It depends. This is a difficult question to answer, because it depends in large part on the reasons for your surgery (e.g., PMDD vs. endometriosis) and whether or not your brain is sensitive to particular hormone changes.
Brain Sensitivity to Changes in Estrogen.
In general, studies have found that women during menopause were more likely to suffer from depression, when estrogen levels were decreased. Based on the reports, it is important to consider that the low levels of estrogens may be associated with depressed mood, especially for women with a predisposition to depression. Both experimental and longitudinal studies show that women differ widely in how sensitive they are to these estrogen changes. For those who are sensitive to low or falling estrogen, appropriately-titrated estrogen replacement therapy (ERT) may help to prevent the development of depression during the menopause transition, particularly among women with high levels of stress. However, there are also conflicting studies in this area, so if you are experiencing depression during the menopause transition, it is important to work with your doctor to find an effective treatment for your individual case (e.g., increased ERT, cognitive behavioral therapy, SSRI, or other treatments).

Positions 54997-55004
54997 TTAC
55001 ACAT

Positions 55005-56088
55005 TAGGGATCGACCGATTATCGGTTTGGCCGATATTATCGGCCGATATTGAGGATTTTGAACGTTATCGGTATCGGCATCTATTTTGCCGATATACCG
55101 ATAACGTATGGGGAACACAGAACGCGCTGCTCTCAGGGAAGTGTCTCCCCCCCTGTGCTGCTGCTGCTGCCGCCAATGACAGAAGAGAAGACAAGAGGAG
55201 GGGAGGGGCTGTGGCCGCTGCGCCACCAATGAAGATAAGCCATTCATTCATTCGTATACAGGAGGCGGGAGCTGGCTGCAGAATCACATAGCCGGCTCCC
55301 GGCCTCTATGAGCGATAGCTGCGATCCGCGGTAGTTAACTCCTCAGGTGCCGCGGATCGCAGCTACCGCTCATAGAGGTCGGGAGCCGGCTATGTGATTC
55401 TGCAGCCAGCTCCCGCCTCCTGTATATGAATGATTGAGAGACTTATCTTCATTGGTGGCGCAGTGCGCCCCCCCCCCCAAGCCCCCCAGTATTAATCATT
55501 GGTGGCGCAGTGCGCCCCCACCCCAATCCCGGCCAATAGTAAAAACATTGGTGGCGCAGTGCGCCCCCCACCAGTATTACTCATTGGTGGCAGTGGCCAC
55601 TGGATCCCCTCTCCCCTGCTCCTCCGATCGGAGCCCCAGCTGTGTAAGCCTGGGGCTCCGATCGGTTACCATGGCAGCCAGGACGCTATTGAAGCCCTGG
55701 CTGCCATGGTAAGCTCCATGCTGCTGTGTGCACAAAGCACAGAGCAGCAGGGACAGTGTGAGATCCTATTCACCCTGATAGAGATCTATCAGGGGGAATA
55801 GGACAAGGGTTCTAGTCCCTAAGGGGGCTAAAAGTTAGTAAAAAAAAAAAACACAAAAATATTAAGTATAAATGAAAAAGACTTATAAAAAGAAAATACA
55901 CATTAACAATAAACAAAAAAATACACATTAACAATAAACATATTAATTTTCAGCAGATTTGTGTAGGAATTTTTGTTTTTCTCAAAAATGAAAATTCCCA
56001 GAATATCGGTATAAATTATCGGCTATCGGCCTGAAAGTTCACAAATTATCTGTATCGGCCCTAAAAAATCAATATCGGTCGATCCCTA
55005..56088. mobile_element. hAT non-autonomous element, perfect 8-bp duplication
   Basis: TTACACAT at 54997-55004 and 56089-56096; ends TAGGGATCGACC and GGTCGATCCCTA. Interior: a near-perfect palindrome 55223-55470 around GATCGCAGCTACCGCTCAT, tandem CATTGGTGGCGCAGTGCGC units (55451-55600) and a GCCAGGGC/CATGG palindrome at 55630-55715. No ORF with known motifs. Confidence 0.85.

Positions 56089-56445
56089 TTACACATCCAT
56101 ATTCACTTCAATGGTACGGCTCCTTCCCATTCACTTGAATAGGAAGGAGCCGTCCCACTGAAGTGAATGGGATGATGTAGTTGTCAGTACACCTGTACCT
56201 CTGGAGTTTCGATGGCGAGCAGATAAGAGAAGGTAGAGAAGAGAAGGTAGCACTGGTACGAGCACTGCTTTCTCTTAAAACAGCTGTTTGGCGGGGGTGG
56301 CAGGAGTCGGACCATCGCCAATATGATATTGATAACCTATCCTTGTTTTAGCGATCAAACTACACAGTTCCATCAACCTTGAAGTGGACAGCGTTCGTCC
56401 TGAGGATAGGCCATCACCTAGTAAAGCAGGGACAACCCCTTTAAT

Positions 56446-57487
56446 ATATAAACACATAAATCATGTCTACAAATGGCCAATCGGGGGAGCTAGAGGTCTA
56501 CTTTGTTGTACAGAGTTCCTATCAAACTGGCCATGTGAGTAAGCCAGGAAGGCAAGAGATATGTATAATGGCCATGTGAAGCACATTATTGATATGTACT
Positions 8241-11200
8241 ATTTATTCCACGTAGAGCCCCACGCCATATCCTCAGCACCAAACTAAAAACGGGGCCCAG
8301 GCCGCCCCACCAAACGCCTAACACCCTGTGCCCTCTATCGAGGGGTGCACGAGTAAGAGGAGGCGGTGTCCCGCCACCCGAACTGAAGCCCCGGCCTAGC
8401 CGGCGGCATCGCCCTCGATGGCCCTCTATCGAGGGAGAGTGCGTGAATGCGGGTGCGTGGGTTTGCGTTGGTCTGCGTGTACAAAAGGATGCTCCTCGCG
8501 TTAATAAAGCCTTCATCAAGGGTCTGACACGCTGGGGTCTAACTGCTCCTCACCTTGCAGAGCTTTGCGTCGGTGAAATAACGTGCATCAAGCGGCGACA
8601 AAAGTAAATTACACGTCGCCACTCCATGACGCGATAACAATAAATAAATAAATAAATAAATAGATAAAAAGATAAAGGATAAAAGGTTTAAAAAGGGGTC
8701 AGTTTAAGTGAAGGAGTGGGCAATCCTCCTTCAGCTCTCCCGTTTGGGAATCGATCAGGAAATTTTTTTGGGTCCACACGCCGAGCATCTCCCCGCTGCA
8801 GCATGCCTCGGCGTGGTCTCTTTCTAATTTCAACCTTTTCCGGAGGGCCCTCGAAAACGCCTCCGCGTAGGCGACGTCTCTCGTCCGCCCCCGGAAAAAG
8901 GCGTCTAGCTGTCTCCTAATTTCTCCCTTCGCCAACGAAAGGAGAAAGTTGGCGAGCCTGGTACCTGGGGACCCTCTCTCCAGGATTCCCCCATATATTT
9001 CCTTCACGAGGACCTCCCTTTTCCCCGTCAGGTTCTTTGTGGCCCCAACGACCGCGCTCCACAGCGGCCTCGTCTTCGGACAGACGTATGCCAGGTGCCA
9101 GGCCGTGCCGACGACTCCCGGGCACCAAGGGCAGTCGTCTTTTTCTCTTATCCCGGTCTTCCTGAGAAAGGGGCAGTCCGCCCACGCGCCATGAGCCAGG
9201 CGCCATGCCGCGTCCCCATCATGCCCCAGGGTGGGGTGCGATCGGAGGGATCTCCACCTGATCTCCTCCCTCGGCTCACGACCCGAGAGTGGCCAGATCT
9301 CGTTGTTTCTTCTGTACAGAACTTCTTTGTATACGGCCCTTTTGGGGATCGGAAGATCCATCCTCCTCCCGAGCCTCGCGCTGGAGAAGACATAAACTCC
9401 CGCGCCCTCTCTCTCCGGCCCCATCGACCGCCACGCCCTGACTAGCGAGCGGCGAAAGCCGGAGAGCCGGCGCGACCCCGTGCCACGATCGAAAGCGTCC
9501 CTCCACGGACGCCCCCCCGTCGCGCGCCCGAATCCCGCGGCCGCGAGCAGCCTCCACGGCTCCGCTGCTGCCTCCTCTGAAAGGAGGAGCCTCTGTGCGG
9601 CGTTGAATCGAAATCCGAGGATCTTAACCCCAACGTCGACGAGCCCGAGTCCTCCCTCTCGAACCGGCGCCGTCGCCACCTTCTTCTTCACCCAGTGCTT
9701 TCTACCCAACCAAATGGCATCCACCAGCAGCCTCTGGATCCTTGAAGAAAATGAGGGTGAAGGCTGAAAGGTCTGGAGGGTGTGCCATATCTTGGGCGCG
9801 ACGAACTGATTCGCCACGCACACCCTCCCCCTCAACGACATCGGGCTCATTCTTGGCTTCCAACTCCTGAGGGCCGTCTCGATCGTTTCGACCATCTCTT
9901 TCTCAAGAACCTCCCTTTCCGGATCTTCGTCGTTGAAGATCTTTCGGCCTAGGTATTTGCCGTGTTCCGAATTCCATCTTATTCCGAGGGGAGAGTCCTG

Brain Sensitivity to Changes in Progestogens.
Some people, especially those with PMDD, have a severe brain sensitivity to changes in progesterone (which can include a sensitivity to changes in related medications, such as the progestins found in oral contraceptives). This brain sensitivity to progesterone and its metabolites causes severe mood and anxiety changes for these individuals. Therefore, for those who have sensitivities to progesterone changes, surgical menopause can provide much-needed relief of their depression and anxiety symptoms, particularly once their bodies have had time to adjust to the surgery and any ERT changes. So although some of these individuals may still experience increased depression in surgical menopause if they are sensitive to changes in estrogen (see above), they will also likely see a massive reduction or elimination of progesterone-related symptoms.
Remember: Emotional Changes are a Normal Temporary Response to Surgery.
In addition to the impact of hormonal changes, it is important to keep in mind that surgical interventions are very stressful for the body and brain, and that the psychosocial adjustment to being in surgical menopause can also be stressful. During this time, it can be normal to have more intense emotions, and this normal healing time should not be interpreted as “the surgery didn’t work.” It may be important not to over-analyze how you feel immediately following surgery, since it can take a while for the stress of the transition to subside. It can be an overwhelming time - especially if PMDD/PME has had a large impact on your life. Give yourself time and make sure you reach out for support if you need it.
Visit www.iapmd.org/surgery for lots of evidence-based information and resources for those considering, going through or recovering from surgery for PMDD/PME.